5. Tenant must pay the balance of the monies due within 90 days of the beginning of the payment plan and reinstatement.
6. Tenant must stay current on any new rent during the payment plan period.
7. If the judgement is entered between the 15th and the last day of the month, the tenant has the option of adding the next month’s new rent into the judgment payment plan.
8. If the tenant defaults on any of these payments, including the new rent owed, the landlord must serve a 3-day notice and can then have the writ of restitution from the original unlawful detainer executed on the property.
iii. Allows landlords to obtain full payment of the judgment after reinstatement has been awarded through judicial discretion through the Washington State Department of Commerce Landlord Mitigation Program.
1. Judges must make a finding that the tenant is low-income or experiencing hardship.
2. Landlords and tenants must sign a form application with the department requesting payment on of the judgment in full.
3. If the tenant won’t sign the application, the landlord must sign a sworn statement stating that the monies owed are true, and that the landlord made a good faith effort to obtain the tenant’s signature.
4. The landlord applying for Landlord Mitigation Program monies will receive confirmation of available funds in 30 days and have claims paid in 45 days.
5. If the Landlord Mitigation Program does not contain monies to pay the judgment, the landlord may execute the writ of restitution from the original unlawful detainer on the property.
6. Any claims to the Landlord Mitigation Program are durable (remain owing even if the fund has no money) and will be paid in the order requested subject to new funding.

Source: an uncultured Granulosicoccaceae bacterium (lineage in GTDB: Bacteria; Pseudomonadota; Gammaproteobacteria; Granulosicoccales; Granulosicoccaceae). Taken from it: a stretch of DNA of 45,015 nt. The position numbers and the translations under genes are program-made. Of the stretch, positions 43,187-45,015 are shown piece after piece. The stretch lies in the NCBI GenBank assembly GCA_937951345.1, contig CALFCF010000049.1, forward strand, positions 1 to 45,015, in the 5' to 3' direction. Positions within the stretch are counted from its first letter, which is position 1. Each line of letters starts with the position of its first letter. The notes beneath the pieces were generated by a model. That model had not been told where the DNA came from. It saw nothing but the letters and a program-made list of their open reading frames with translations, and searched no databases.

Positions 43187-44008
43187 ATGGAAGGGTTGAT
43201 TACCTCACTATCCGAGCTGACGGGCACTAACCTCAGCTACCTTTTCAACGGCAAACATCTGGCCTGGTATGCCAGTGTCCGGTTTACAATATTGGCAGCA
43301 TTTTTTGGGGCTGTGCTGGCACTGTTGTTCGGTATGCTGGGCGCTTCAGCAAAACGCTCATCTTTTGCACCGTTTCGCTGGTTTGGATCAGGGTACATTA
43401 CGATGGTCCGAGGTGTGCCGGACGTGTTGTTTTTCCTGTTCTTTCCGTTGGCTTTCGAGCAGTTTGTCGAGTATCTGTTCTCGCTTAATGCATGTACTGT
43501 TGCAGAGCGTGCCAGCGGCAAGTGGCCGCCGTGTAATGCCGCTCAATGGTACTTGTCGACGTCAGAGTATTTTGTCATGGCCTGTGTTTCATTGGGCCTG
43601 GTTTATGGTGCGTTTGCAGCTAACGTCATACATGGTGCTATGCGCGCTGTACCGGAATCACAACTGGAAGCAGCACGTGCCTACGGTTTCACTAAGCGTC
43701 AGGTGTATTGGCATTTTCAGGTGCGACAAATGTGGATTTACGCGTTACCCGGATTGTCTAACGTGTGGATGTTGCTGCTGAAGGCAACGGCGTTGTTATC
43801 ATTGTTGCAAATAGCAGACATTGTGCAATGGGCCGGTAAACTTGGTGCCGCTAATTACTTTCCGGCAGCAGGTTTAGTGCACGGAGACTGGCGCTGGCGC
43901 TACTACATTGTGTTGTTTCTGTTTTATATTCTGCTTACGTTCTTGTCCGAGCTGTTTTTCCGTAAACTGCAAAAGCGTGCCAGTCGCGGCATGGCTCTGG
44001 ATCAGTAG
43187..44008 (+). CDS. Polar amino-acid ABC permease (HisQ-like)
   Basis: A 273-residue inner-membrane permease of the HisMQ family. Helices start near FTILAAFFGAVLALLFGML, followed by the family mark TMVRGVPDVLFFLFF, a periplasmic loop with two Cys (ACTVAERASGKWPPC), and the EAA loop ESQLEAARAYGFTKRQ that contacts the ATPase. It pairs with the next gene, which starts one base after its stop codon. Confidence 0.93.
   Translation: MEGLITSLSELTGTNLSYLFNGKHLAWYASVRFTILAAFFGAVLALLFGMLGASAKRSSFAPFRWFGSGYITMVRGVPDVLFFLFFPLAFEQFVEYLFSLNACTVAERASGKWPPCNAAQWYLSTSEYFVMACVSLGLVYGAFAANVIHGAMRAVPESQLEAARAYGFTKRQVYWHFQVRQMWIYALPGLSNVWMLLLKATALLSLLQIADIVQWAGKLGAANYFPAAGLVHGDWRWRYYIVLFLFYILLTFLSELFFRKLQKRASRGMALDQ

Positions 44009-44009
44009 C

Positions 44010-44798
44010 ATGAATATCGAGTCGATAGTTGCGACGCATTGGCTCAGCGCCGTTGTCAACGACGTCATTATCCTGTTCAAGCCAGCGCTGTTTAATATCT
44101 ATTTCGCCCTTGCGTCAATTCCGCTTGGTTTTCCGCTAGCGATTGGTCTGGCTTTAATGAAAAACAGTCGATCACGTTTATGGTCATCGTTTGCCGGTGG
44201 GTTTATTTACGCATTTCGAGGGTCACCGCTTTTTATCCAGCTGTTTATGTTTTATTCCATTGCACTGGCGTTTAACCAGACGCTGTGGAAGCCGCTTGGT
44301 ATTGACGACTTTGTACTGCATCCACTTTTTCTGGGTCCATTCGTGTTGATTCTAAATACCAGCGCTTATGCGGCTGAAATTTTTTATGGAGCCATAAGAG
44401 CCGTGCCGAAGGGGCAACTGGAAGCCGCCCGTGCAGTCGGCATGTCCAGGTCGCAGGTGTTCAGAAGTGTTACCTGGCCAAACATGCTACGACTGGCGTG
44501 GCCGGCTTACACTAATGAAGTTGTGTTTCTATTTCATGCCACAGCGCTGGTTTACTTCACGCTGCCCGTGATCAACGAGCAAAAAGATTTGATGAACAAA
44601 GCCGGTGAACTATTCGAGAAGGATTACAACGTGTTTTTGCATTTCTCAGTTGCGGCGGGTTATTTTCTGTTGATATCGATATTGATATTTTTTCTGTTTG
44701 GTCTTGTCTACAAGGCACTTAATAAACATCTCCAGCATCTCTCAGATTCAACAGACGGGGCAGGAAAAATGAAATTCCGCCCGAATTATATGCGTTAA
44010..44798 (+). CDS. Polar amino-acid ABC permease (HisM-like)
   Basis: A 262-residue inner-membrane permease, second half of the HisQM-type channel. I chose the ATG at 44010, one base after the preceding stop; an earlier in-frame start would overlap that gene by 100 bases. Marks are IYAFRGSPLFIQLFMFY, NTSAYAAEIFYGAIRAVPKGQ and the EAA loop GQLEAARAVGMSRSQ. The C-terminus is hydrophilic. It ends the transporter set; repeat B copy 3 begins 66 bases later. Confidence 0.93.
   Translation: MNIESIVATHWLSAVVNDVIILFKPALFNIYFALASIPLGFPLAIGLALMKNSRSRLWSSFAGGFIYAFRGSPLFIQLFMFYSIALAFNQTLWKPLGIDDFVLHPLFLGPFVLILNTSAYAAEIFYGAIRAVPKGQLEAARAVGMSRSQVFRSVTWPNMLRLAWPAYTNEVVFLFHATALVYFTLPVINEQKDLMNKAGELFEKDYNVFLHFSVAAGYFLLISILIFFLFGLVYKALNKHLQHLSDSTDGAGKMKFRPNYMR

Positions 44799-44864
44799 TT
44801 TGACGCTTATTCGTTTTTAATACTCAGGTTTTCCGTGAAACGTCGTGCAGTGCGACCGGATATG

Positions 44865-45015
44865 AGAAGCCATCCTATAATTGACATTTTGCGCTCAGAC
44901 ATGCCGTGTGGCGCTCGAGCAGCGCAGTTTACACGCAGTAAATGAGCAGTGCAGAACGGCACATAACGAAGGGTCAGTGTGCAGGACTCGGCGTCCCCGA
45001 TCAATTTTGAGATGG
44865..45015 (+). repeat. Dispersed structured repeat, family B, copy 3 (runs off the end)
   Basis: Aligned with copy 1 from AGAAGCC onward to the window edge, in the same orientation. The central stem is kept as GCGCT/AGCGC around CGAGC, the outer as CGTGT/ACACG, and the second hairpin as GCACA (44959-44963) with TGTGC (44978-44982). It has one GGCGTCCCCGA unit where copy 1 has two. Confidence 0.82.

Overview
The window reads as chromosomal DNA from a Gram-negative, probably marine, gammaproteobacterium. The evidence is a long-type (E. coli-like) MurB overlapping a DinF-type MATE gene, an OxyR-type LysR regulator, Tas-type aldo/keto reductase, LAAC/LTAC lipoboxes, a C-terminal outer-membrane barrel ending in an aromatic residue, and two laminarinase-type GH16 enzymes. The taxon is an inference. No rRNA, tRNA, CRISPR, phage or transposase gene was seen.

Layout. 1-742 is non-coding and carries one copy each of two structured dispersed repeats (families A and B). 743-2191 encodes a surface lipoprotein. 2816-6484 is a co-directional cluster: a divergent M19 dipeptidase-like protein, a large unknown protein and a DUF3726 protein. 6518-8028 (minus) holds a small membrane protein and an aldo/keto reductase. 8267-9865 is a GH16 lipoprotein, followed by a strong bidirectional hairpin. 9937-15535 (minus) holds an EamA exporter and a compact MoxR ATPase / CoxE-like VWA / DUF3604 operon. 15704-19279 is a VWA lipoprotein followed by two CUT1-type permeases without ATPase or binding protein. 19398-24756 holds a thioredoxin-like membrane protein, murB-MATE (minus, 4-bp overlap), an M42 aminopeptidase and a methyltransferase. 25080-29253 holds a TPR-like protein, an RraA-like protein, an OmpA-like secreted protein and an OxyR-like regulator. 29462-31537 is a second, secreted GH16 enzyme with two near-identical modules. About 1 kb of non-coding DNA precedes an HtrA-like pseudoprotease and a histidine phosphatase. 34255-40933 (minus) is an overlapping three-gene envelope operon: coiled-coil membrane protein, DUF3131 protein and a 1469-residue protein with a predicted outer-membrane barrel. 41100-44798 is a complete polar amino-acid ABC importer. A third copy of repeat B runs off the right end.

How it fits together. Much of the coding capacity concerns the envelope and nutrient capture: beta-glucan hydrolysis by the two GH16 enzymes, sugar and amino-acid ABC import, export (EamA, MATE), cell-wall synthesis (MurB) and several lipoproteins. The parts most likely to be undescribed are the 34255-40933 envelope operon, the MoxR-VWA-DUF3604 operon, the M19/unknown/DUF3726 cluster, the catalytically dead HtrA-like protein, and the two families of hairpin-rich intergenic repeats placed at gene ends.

iv. Prevents tenants from access to judicial discretion reinstatement if they have been issued 3 pay-or-vacate notices in a 12-month period.
8. Section 8 - 59.18.390
a. Removes bond requirement language requiring tenants to place money in the court registry in order to stop a writ of restitution that has been executed on the tenant
9. Section 9 - 59.18.365
a. Updates the standard form summons and complaint for unlawful detainer
10. Section 10 - 59.18.290
a. Restricts the awarding of reasonable attorneys’ fees
i. If the tenant fails to appear there can be no reasonable attorneys’ fees awarded in the judgment
ii. If the judgment awarded is less than 2 months’ rent or $1,200 (whichever is greater) there can be no reasonable attorneys’ fees awarded.
iii. If the tenant seeks reinstatement, reasonable attorneys fees can be awarded if the tenancy is reinstated, but cannot be awarded if the tenancy is not reinstated.
11. Section 11 - 59.18.055
a. Redefines the method of alternative service for unlawful detainers and allows alternative service for default unlawful detainers.
12. Section 12 - 43.31.605
a. Amends Landlord Mitigation Program to allow for payments of unlawful detainer judgments when judicial discretion reinstatement has been ordered by the court
13. Section 13 - 43.31.615
a. Amends the Landlord Mitigation Program fund to allow for budget appropriations to pay for judicial discretion reinstatement judgments
14. Section 14 - New Section
a. Creates a null and void clause that prevents E2SSB 5600 from passing if there is not money appropriated from the capital or operating budget to fund the Landlord Mitigation Program.